Perceptions of adaptation in forest management

M.M. Moshofsky, R. Hajjar, and R.A. Kozak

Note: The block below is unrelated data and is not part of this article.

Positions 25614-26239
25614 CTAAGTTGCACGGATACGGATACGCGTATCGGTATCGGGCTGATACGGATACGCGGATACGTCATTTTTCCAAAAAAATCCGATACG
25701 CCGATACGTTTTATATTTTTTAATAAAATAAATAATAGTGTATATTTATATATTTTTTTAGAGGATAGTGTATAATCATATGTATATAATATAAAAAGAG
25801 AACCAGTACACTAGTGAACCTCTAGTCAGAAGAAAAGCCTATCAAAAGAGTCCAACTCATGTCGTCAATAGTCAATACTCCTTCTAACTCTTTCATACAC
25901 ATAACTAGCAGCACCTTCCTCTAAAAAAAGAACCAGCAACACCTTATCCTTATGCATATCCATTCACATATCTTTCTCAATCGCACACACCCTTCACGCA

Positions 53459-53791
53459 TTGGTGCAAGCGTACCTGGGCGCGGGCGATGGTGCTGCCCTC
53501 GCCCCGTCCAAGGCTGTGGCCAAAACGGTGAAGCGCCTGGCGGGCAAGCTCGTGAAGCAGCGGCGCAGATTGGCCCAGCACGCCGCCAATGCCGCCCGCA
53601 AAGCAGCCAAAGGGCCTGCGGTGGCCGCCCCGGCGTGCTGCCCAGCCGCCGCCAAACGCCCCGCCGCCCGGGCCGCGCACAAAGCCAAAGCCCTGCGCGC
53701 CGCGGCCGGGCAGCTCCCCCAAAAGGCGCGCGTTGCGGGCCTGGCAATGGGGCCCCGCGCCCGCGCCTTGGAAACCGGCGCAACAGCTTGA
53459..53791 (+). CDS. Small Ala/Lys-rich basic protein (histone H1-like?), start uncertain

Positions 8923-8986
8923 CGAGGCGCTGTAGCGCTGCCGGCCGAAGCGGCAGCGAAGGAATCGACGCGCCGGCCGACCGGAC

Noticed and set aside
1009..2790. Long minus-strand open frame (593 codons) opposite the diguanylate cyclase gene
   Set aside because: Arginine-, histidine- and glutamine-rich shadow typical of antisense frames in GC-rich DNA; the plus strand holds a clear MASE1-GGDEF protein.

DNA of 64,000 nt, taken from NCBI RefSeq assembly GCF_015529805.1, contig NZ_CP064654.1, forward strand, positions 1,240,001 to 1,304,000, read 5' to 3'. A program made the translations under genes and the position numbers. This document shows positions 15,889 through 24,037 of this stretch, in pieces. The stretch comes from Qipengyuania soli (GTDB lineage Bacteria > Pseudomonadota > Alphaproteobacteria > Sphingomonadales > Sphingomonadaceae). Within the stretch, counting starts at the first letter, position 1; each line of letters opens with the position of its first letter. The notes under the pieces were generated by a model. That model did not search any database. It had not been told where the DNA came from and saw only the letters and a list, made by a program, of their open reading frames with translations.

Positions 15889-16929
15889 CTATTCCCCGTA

Forest management is presently undergoing major changes to adapt to a changing climate. The objective of this research is to examine the variation in perceived acceptability of potential forest management interventions that can mitigate the risks of climate change among stakeholders in British Columbia (BC) and Alberta (AB). A mixed method research design was developed that included surveys, focus groups, and Q-sort analysis. Online surveys were administered to the general public and leaders of forest-dependent communities in BC and AB to determine their levels of acceptability of various intervention strategies for forest adaptation (ranging from a “do nothing” approach, a status quo option, assisted migration, and genetically engineering optimal growth in future climates), as well as to assess their knowledge and perception of risk of climate change and reforestation technologies. Online surveys were also administered to registered professional foresters and biologists in BC, assessing their levels of knowledge and their perceptions of efficacy of assisted migration strategies. In addition to the surveys, focus groups were conducted in four case-study communities to provide an in-depth analysis of stakeholder perceptions. Three qualitative focus groups were conducted in each community and an exit Q-sort was administered to measure perceived acceptability to a set of nine forest adaptation management scenarios. With analysis underway, preliminary results indicate that professional foresters perceive the status quo management option as the most acceptable, indicating in Q-sorts that the natural regeneration scenario is perceived better than scenarios featuring assisted migration in some cases. Business owners were observed to perceive the status quo scenario as most acceptable, in some cases remarking on the importance of adapting human behaviour to the changing environment. Environmentalists’ responses varied widely by region with some regarding assisted migration as the most acceptable and some preferring the status quo. Ultimately, it appears that a hesitance to accept human capability to project climatic and ecosystem changes on the landscape informs the perceived acceptability of all management scenarios.